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Letters, commentaries and opinions appearing in the Cleveland Jewish News do not necessarily reflect the opinions of the Cleveland Jewish Publication Company, its board, officers or staff.

It’s once again that time of the year to prepare for and protect ourselves against the flu. Thankfully, we have highly effective flu vaccines available to us through our local pharmacy or doctor’s office.

There are very compelling reasons to get the flu vaccine this year and every year. In the 2018-2019 flu season there were 9,828 people who were hospitalized for flu-related illnesses. Also, the 2018-2019 flu season was the longest in over a decade – 21 weeks long.

It is well proven that many cases of flu or flu-related illnesses are either preventable or made less severe with the flu vaccine. Despite annual efforts to publicize the reasons for getting the flu vaccine, in the 2018-2019 season, only 48% of Ohioans received the vaccine.

In my own practice, I find many individuals decline to have the vaccine due to their perception of side effects from the vaccine. In my experience, the side effects from the flu vaccine are few and far between, usually limited to a sore arm for one to two days at the vaccine injection site, and possible low grade fever and achiness for one to two days after receiving the vaccine. More serious side effects can occur, but are extremely rare.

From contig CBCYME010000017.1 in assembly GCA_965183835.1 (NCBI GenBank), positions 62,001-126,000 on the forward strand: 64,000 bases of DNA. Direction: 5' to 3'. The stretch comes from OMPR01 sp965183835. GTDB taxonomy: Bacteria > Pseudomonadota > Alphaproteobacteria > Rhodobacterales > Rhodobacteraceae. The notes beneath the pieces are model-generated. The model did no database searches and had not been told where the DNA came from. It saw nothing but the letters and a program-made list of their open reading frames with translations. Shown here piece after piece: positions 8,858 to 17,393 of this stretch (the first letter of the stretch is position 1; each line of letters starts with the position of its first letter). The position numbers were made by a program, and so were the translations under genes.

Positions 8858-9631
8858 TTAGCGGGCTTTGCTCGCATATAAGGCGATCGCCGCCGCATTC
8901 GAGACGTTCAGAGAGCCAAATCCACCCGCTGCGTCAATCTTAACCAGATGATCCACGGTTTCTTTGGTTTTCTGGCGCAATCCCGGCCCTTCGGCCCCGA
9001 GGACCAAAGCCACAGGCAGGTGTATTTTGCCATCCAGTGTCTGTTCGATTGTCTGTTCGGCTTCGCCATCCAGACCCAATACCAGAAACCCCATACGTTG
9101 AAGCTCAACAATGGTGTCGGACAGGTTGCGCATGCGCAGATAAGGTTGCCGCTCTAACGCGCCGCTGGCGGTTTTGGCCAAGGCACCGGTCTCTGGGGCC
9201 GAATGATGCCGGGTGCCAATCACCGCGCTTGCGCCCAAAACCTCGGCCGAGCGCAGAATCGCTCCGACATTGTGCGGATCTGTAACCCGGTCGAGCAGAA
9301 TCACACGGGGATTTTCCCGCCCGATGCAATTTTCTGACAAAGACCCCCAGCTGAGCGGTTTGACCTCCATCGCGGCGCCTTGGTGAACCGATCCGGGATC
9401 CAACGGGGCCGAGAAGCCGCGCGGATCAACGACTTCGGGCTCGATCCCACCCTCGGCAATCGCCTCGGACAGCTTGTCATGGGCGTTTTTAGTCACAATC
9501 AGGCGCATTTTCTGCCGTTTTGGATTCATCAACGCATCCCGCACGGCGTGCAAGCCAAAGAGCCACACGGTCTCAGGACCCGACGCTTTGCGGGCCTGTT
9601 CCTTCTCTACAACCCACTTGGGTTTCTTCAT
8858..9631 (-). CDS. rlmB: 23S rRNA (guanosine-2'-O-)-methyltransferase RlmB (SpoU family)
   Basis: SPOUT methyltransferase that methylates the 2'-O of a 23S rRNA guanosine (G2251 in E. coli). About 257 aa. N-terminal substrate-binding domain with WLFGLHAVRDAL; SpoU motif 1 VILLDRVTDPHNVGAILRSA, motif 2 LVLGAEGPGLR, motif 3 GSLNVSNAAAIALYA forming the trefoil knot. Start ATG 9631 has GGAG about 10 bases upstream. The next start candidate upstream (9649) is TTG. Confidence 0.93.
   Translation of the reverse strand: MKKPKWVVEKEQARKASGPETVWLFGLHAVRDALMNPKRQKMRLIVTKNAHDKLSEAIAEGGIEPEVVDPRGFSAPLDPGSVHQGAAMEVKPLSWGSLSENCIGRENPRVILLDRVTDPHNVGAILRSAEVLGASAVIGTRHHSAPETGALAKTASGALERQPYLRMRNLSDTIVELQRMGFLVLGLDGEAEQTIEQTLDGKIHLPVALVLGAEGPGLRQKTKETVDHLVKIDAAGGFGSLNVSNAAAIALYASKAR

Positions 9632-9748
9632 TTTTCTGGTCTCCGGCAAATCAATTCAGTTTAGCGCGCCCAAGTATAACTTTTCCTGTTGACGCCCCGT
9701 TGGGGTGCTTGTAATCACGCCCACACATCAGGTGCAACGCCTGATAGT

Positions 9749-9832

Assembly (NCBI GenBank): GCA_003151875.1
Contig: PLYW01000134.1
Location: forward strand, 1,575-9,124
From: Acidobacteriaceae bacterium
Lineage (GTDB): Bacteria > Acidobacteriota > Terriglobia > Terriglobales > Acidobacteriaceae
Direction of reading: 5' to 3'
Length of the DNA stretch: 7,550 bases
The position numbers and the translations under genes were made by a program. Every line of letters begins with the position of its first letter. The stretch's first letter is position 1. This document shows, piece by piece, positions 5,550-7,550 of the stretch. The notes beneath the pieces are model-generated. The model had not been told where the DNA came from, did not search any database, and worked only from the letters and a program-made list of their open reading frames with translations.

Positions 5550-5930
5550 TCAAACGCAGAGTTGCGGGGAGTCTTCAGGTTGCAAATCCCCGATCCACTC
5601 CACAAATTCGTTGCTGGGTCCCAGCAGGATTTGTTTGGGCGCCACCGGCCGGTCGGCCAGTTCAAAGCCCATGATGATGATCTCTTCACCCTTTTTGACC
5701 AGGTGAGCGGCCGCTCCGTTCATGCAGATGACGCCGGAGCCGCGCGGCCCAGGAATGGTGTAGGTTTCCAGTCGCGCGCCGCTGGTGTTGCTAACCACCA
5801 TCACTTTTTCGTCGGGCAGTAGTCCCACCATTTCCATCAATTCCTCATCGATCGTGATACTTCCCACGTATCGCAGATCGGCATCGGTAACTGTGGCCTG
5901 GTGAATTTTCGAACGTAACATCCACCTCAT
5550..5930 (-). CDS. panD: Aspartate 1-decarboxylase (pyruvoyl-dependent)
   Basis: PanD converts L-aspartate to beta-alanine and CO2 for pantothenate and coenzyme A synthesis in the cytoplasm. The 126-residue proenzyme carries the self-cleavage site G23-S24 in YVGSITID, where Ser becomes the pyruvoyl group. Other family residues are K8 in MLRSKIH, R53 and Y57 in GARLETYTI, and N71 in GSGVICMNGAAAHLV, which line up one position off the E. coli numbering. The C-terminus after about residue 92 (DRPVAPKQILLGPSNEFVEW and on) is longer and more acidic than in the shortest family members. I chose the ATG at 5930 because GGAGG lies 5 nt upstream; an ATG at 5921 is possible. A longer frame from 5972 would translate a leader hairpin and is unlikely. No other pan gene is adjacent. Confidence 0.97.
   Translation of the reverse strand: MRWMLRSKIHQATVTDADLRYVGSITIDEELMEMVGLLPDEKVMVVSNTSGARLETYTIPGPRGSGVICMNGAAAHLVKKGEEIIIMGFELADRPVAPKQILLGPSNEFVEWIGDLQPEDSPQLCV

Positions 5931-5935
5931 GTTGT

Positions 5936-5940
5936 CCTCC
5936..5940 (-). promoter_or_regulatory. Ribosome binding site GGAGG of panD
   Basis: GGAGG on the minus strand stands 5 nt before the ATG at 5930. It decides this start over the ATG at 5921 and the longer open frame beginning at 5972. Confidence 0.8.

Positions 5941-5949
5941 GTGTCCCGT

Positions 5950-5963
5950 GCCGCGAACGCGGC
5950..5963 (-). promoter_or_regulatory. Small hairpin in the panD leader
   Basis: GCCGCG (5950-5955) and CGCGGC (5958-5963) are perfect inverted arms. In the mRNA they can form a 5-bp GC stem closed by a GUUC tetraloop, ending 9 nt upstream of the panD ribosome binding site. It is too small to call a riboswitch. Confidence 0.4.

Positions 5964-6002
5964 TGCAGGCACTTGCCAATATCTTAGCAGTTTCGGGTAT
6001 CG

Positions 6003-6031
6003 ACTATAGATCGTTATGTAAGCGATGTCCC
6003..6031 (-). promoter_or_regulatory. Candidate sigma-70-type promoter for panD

General recommendations during the flu season include:

• Anyone 6 months or older should receive the vaccine, unless they have an egg allergy.

• Good hand washing is one of the best ways to prevent the flu and other infections.

• Cover your coughs and sneezes with a tissue, or cough into your elbow.

• Be sure to eat a healthy diet, stay well hydrated, get enough sleep, get regular exercise and avoid being in the presence of people who are sick, whenever possible.

• If you do become ill with the flu, be sure to stay home, so as not to spread your germs to other people.

While the flu vaccine is the best known vaccine in the eyes of the general public, it’s worth pointing out the high level of effectiveness of vaccines in general. It is estimated that vaccines prevent about 3 million deaths per year.

Vaccination has resulted in the elimination of the deadly disease smallpox. Polio is on the verge of being eliminated worldwide, also as a result of widespread vaccination. Annual measles deaths have diminished from 2.6 million in the 1980s to about 110,000 in 2017. Childhood deaths have been reduced by more than 50% since 1990, due to the impact of vaccines. Vaccines are one of the most successful innovations of modern medicine and have helped to make the world a healthier and safer place.

Dr. Mark Roth writes about internal medicine for the Cleveland Jewish News. He is an internal medicine physician with University Hospitals.

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